Cover Story

Primary concerns

"Primary concerns" Continued...

Issue: "Medical care circus," Feb. 25, 2012

In the annual report for Medicare's trust fund, trustees predict that if physicians stop getting adequate raises from Medicare, they are likely to just stop accepting those patients altogether. The report states, "Many experts doubt the feasibility of such sustained improvements and anticipate that over time the Medicare price constraints would become unworkable and that Congress would likely override them."

Family medicine as mission

By Lynde Langdon

Skippy Sanchez/Genesis

As the pay and prestige of family physicians has declined, family medicine as a discipline has transformed into a mission field.

"When I was in medical school and I decided to go into family medicine, I think a lot of people were like, 'Why?'" said Dee Ann Stults, a 31-year-old family physician who works at a clinic for low-income patients in Wichita, Kan. "I think primary care is sort of considered lesser than in some ways."

Stults says her decision to enter family medicine was God-led: "When I first went into medicine I considered it something that was going to lead me into a mission field for Christ. I never really thought of it as, 'This will get me fame and fortune or whatever.'"

Benjamin Anderson is counting on doctors with Stults' same attitude to staff his hospital in rural Kansas. Anderson started as CEO of Ashland Health Center three years ago, and the hospital's only physician resigned soon after. The hospital relied on a physician assistant and a nurse practitioner to care for patients. Ashland has 855 people and is a two-hour drive from the nearest Starbucks.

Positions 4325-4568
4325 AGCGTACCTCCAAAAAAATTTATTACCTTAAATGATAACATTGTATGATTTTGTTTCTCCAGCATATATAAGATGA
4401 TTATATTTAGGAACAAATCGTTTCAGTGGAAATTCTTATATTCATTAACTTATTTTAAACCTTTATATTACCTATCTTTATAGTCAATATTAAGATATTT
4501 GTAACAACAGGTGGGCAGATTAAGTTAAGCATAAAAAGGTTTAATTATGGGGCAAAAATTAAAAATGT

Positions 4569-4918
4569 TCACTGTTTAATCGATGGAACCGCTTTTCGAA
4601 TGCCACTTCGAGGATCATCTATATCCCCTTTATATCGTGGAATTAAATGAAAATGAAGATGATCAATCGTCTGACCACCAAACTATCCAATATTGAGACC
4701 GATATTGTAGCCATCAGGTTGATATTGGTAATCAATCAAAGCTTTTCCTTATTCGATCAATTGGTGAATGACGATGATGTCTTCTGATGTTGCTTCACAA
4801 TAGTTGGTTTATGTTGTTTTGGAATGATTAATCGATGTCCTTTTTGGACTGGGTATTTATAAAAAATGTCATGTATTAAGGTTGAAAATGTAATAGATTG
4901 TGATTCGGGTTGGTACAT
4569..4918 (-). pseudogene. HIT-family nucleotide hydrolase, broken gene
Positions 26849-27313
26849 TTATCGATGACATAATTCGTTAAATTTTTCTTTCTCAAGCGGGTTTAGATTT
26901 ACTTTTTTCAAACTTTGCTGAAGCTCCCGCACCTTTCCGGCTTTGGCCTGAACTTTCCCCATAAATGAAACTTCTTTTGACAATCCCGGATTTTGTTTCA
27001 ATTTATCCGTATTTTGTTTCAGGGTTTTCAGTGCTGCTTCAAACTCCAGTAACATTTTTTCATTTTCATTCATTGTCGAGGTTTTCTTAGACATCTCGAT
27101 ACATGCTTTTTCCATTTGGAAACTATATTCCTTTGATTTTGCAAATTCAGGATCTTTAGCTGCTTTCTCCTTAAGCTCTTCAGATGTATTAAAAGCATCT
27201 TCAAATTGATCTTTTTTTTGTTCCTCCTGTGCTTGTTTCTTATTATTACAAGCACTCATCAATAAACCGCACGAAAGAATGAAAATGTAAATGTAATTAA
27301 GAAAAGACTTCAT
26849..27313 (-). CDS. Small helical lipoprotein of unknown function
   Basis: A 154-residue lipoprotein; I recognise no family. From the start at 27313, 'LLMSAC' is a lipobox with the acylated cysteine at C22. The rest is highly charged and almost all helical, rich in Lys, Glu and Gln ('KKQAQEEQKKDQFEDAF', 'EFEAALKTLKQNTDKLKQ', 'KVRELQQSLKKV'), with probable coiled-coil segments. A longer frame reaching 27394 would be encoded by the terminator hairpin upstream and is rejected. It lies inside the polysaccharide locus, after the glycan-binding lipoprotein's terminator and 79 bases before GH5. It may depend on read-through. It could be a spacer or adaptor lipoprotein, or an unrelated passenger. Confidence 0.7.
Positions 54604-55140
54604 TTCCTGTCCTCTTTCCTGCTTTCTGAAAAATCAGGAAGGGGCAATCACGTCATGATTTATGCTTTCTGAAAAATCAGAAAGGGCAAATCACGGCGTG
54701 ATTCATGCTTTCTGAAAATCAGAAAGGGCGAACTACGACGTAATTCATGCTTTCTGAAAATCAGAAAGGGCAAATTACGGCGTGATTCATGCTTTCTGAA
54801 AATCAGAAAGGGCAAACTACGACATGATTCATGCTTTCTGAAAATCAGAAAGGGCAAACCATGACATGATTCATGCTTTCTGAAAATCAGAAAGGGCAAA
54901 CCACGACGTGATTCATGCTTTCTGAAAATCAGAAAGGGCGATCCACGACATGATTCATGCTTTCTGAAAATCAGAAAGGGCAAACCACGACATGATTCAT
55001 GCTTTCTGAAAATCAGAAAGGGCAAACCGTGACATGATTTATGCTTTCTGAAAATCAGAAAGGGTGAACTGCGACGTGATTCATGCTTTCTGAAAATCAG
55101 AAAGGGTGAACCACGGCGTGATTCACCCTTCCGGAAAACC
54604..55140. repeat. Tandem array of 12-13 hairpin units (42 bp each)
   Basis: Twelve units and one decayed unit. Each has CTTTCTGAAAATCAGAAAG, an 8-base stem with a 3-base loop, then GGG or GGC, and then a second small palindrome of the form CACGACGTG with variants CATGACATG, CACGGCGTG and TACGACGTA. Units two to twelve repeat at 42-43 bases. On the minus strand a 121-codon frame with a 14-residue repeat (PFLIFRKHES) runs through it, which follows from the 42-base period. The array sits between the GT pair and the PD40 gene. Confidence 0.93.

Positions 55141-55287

"A lot of people want to work in a suburban area with great schools and affluent people," Anderson says. Stymied by traditional recruiting efforts, Anderson decided to look for physicians who shared his sense of calling to serve the underprivileged. He offered eight weeks of paid time off to physicians who would come to Ashland to serve. Though the physicians can use the time off however they choose, the package was designed to allow for overseas mission trips. Every employee gets four to eight weeks.

Anderson has spread the word about his open positions through the Christian Medical and Dental Association. He said that the candidates he interviews are "not interested in huge lavish homes. ... They want to know, 'Where's my opportunity to serve?'" He has received six inquiries about the jobs in the past year and hired one physician.

Anderson has also worked with leaders from the family medicine residency program at Via Christi Health in Wichita, the same program where Stults trained. He said the Via Christi residency program tends to draw mission-minded physicians. Dave Sanford is the CEO of Grace Med in Wichita, a nonprofit organization that owns the clinic where Stults works. He said he can easily recruit residents from the local program to serve in the low-income clinics: "Young people aren't so much money-driven, that's what I'm finding out. ... There's so many of them that have a desire to serve, which is refreshing."

Lynde Langdon
Lynde Langdon

Lynde lives in Wichita, Kan., with her husband and two daughters. She holds degrees from the University of Missouri in journalism, Russian, and business administration. She is in a long-term, committed relationship with the Lutheran church. Follow Lynde on Twitter @lmlangdon.

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